process by which plants use sunlight to convert inorganic matter into new biological tissue; nutrient cycling, which is the process by which biologically essential nutrients are captured, released and
then recaptured; and decomposition, which is the process by which organic waste, such as dead
plants and animals, is broken down and recycled.
Ecosystem services are the suite of benefits that ecosystems provide to humanity. Here we focus
on two types of ecosystem services—provisioning and regulating. Provisioning services involve the
production of renewable resources (for example, food, wood, fresh water). Regulating services are
those that lessen environmental change (for example, climate regulation, pest/disease control).
Consensus Statements: 1) There is now unequivocal evidence that biodiversity loss reduces the
efficiency by which ecological communities capture biologically essential resources, produce
biomass, decompose and recycle biologically essential nutrients. 2) There is mounting evidence
that biodiversity increases the stability of ecosystem functions through time. Total resource capture
and biomass production are generally more stable in more diverse communities. 3) The impact of
biodiversity on any single ecosystem process is nonlinear and saturating, such that change
accelerates as biodiversity loss increases. Initial losses of biodiversity in diverse ecosystems have
relatively small impacts on ecosystem functions, but increasing losses lead to accelerating rates of
change. 4) Diverse communities are more productive because they contain key species that have a
large influence on productivity. 5) Loss of diversity across trophic levels has the potential to
influence ecosystem functions even more strongly than diversity loss within trophic levels. 6)
Functional traits of organisms have large impacts on the magnitude of ecosystem functions, which
give rise to a wide range of plausible impacts of extinction on ecosystem function.
Emerging Trends: 1) The impacts of diversity loss on ecological processes may have as
quantitatively significant an impact on ecosystem functions as other global change stressors (for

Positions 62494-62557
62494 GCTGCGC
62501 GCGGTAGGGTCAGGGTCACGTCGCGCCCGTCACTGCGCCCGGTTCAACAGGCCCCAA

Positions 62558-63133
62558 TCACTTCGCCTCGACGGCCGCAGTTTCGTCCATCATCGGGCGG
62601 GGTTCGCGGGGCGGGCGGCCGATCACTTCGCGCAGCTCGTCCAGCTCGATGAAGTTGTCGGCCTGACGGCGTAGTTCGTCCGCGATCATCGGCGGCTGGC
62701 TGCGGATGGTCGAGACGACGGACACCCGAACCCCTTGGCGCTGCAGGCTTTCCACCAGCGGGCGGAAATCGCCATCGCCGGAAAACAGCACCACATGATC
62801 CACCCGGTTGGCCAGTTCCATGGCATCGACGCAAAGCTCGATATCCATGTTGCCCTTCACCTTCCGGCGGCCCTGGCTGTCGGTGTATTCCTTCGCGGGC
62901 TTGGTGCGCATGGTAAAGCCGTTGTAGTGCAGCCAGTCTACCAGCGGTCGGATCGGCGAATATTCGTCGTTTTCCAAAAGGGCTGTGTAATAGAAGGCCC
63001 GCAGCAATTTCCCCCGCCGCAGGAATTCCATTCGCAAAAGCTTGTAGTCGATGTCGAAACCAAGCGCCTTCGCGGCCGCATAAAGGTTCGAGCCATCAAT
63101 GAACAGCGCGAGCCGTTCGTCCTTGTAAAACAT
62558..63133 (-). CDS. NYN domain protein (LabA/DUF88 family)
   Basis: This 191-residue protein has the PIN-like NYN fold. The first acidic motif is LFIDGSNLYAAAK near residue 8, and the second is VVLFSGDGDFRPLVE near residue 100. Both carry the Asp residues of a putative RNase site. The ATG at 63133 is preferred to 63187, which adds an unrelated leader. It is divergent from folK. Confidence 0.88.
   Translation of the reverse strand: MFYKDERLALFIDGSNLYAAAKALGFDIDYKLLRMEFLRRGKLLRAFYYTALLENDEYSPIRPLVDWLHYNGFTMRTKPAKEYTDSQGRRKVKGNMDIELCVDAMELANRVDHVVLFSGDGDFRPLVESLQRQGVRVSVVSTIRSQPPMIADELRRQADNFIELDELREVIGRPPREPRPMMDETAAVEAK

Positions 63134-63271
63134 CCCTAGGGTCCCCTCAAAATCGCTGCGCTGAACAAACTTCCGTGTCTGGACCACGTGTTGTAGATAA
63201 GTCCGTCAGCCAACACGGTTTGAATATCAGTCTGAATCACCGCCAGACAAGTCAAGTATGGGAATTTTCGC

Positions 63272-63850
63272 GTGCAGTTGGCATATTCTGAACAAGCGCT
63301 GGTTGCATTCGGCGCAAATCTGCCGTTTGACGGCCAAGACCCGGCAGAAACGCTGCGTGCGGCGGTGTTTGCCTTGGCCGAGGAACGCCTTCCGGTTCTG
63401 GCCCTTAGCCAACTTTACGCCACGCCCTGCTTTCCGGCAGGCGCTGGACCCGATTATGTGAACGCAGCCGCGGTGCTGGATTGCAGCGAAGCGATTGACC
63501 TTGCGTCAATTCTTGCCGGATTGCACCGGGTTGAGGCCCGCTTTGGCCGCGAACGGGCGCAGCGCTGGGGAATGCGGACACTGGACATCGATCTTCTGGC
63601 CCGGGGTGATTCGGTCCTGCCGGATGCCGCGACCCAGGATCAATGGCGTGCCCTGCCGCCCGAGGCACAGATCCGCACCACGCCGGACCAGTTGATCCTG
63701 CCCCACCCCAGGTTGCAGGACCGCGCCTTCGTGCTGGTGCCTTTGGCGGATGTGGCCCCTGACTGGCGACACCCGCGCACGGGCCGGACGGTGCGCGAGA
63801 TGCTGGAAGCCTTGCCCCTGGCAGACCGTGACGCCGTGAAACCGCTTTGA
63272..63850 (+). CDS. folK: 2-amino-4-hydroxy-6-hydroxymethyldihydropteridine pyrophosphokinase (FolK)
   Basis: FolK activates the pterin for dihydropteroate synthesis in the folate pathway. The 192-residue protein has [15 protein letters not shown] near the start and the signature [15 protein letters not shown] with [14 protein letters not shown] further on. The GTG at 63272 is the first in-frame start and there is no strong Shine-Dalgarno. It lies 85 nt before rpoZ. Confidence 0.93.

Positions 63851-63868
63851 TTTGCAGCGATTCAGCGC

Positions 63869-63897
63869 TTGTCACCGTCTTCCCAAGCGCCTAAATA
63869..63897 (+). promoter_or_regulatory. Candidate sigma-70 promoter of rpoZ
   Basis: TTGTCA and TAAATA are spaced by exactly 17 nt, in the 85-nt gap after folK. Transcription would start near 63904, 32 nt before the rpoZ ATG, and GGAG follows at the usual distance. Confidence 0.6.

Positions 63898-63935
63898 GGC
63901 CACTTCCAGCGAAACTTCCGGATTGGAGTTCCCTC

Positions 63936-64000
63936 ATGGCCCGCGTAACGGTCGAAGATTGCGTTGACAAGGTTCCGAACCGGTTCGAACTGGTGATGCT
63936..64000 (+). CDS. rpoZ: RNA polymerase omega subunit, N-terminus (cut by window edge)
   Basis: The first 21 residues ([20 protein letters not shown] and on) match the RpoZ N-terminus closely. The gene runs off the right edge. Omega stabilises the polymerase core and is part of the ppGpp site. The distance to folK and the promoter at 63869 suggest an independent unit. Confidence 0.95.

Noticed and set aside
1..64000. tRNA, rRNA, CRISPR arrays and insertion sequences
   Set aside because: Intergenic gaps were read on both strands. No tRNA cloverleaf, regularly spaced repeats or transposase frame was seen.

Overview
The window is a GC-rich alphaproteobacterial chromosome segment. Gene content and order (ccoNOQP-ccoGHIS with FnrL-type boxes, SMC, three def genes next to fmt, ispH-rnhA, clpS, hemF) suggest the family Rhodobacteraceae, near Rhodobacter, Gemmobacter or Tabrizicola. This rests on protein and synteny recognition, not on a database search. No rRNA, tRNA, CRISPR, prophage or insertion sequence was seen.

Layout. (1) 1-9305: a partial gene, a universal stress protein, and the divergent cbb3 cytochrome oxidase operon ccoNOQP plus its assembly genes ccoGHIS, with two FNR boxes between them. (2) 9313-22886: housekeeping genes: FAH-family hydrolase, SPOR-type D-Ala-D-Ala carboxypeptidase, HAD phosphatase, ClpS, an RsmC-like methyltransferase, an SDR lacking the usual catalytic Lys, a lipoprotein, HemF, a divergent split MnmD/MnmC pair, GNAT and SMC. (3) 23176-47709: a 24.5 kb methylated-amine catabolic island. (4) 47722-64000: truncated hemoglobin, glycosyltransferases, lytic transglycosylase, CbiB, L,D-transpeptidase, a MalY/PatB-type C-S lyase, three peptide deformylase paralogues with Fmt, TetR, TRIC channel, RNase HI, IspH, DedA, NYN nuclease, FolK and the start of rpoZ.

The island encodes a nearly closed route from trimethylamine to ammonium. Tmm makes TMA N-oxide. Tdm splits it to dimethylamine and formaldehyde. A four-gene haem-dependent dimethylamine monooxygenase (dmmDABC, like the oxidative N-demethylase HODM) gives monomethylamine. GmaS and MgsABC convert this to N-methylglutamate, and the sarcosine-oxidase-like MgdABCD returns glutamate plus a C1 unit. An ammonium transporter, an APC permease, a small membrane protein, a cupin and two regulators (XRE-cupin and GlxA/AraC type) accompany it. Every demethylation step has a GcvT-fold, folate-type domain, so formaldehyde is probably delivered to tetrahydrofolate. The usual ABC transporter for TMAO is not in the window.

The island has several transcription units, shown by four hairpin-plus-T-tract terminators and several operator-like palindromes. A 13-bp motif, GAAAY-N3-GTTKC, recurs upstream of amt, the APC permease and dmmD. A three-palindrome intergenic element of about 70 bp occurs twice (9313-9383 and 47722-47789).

example, climate change. 2) Diversity effects grow stronger with time, and may increase at larger
spatial scales. 3) More biodiversity is required to maintain the ‘multi-functionality’ of ecosystems at
multiple places and times. 4) The ecological consequences of biodiversity loss can be predicted
from evolutionary history.
BES: 1) biodiversity per se either directly influences (experimental evidence) or is strongly
correlated with (obser- vational evidence) certain provisioning and regulating services. 2) For many
of the ecosystem services reviewed, the evidence for effects of biodiversity is mixed, and the
contribution of biodiversity per se to the service is less well defined. 3) For many services, there are
insufficient data to evaluate the relationship between biodiversity and the service. 4) For a small
number of ecosystem services, current evidence for the impact of biodiversity runs counter to
expectations. Caution against making sweeping statements that biodiversity always brings benefits
The BEF field has routinely measured functions without extending those to known services,
whereas the BES field has routinely described services without understanding their underlying
ecological functions. A challenge to linking these two perspectives is that services are often
regulated by multiple functions, which do not necessarily respond to changes in biodiversity in the
The need to explore more realistic scenarios of diversity change that reflect how human activities
are altering biodiversity is now urgent. Organisms are not lost from ecosystems at random, and